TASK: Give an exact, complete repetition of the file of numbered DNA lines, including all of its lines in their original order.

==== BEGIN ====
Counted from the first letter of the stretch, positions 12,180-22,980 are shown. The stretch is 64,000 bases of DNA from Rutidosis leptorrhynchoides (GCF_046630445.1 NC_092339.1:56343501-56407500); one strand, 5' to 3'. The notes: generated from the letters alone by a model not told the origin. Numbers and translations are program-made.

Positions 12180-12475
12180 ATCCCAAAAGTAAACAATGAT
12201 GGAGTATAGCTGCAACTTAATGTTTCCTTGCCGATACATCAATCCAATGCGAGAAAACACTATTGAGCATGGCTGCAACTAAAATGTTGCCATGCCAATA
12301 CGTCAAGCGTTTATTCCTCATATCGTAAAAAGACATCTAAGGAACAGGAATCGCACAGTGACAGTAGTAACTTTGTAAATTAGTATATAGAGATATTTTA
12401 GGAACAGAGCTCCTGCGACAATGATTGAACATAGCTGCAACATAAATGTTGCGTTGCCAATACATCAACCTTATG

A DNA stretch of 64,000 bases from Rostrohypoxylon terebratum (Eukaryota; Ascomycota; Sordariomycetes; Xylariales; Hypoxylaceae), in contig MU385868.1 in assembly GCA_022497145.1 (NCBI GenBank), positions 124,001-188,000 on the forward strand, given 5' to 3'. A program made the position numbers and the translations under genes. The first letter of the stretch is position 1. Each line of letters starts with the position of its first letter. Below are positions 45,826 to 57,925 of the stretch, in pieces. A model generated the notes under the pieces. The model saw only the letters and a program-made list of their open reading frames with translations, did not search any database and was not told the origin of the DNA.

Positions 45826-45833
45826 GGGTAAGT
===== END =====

Counted from the first letter of the stretch, positions 12,180-22,980 are shown. The stretch is 64,000 bases of DNA from Rutidosis leptorrhynchoides (GCF_046630445.1 NC_092339.1:56343501-56407500); one strand, 5' to 3'. The notes: generated from the letters alone by a model not told the origin. Numbers and translations are program-made.

Positions 12180-12475
12180 ATCCCAAAAGTAAACAATGAT
12201 GGAGTATAGCTGCAACTTAATGTTTCCTTGCCGATACATCAATCCAATGCGAGAAAACACTATTGAGCATGGCTGCAACTAAAATGTTGCCATGCCAATA
12301 CGTCAAGCGTTTATTCCTCATATCGTAAAAAGACATCTAAGGAACAGGAATCGCACAGTGACAGTAGTAACTTTGTAAATTAGTATATAGAGATATTTTA
12401 GGAACAGAGCTCCTGCGACAATGATTGAACATAGCTGCAACATAAATGTTGCGTTGCCAATACATCAACCTTATG

A DNA stretch of 64,000 bases from Rostrohypoxylon terebratum (Eukaryota; Ascomycota; Sordariomycetes; Xylariales; Hypoxylaceae), in contig MU385868.1 in assembly GCA_022497145.1 (NCBI GenBank), positions 124,001-188,000 on the forward strand, given 5' to 3'. A program made the position numbers and the translations under genes. The first letter of the stretch is position 1. Each line of letters starts with the position of its first letter. Below are positions 45,826 to 57,925 of the stretch, in pieces. A model generated the notes under the pieces. The model saw only the letters and a program-made list of their open reading frames with translations, did not search any database and was not told the origin of the DNA.

Positions 45826-45833
45826 GGGTAAGT